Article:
Palmer Amaranth in North Dakota:?Why Should We Care?
Tuesday, August 27, 2019
filed under: Weeds
Though High Plains sunflower producers have dealt with it for a number of years, Palmer Amaranth has started grabbing headlines in the Dakotas as well of late, given its more-recent discovery in those two states. Brian Jenks, weed scientist with North Dakota State University’s North Central Research Extension Center at Minot, addressed its threat in his NSA Summer Seminar presentation, “Palmer Amaranth: It’s now in North Dakota, But Why Should We Care?”
There are plenty of reasons for caring, Jenks emphasized. Chief among them: Palmer Amaranth is a very prolific producer of seed; it germinates throughout the growing season; and it is very prone to herbicide resistance.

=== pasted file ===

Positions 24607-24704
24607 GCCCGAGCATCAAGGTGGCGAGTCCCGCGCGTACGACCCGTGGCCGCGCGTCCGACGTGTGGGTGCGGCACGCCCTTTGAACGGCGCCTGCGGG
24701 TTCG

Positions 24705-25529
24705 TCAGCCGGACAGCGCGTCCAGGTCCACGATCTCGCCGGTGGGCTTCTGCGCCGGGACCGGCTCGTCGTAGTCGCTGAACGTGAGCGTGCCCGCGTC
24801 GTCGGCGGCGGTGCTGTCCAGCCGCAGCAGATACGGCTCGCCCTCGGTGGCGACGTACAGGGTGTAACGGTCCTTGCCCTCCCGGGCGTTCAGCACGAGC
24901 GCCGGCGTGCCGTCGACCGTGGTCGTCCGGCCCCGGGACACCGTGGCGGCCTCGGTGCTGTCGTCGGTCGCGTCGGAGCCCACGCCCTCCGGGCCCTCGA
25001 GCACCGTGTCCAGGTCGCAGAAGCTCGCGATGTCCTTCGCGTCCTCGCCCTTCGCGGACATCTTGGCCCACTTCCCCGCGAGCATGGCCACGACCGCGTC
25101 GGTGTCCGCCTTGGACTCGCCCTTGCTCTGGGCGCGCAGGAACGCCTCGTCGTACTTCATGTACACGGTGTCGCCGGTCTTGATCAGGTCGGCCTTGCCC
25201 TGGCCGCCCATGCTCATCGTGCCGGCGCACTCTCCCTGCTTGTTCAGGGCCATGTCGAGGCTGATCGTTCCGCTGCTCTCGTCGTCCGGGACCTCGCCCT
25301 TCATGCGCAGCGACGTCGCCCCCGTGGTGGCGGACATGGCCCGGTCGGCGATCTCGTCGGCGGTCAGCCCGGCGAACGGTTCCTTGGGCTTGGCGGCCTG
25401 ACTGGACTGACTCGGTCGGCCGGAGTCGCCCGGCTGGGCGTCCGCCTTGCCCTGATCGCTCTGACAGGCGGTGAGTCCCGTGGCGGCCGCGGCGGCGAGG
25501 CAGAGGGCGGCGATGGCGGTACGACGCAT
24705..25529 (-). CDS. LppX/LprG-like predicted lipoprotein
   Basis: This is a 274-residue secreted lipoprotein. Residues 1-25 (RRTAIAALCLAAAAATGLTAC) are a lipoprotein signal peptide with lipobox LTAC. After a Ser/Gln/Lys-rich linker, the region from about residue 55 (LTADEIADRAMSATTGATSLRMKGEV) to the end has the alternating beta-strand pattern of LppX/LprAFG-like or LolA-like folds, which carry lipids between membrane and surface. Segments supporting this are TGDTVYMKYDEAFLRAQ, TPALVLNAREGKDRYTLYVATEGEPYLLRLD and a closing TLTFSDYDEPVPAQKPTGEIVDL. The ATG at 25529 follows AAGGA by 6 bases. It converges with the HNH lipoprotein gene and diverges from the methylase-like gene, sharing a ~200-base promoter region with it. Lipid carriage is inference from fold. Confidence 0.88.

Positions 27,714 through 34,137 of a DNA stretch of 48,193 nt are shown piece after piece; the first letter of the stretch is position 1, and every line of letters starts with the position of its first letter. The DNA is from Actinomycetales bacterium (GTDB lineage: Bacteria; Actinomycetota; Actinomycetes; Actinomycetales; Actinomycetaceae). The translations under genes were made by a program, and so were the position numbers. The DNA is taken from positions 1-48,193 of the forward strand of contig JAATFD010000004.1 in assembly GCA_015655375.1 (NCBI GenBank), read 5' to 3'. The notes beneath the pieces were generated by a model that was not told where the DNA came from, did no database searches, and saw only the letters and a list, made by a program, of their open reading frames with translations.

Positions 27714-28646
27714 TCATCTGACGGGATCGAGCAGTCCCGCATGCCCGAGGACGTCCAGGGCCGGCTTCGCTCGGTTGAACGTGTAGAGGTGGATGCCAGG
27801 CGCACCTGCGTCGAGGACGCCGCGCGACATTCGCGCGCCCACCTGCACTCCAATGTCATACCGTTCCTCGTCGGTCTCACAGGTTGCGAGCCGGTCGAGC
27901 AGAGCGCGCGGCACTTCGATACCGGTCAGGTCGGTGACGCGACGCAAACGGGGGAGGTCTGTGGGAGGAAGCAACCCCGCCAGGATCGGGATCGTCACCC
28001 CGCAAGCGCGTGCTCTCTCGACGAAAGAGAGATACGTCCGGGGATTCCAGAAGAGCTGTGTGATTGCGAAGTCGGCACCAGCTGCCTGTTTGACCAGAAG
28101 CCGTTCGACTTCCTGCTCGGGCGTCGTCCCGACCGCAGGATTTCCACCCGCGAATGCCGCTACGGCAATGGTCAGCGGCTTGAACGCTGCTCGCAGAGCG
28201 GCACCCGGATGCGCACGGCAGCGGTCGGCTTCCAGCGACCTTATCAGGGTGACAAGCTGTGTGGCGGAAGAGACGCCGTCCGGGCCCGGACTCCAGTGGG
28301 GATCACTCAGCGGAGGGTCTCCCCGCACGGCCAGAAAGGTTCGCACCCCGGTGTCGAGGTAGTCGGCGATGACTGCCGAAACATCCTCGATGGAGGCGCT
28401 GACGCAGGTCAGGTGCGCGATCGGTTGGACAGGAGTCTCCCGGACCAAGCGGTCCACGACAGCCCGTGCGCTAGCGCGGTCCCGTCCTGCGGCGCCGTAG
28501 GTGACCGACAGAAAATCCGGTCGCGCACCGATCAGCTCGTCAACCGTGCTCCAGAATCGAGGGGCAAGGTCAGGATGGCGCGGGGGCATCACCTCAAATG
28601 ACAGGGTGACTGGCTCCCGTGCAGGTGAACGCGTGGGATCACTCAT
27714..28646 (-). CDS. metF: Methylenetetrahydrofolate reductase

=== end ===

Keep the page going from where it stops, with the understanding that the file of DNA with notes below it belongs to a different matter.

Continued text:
The weed grows aggressively — up to two to three inches per day under optimum conditions — and can produce up to one million seeds per plant. Yield reductions of as high as 91% have been reported in corn; up to 79% in soybeans.
Palmer Amaranth can be introduced into an area in a variety of ways, Jenks related: via custom combines, used equipment coming in from other states, contaminated seed, bird feed or bird migration, water movement, in hay or livestock feed, and in manure.
Current herbicide options in sunflower include:
The key to managing Palmer Amaranth if it does show up on one’s farm, Jenks said, “is to not let anything go to seed; 99% control of Palmer is a failure.” That’s a goal that’s obviously much easier stated than achieved, but the NDSU weed scientist was adamant in recommending its ardent, proactive pursuit.
- Preplant or PRE — Roundup, Sonalan or Prowl, Spartan, Authority Supreme, Dual and Zidua
- Postemergence — Express, Beyond
— Don Lilleboe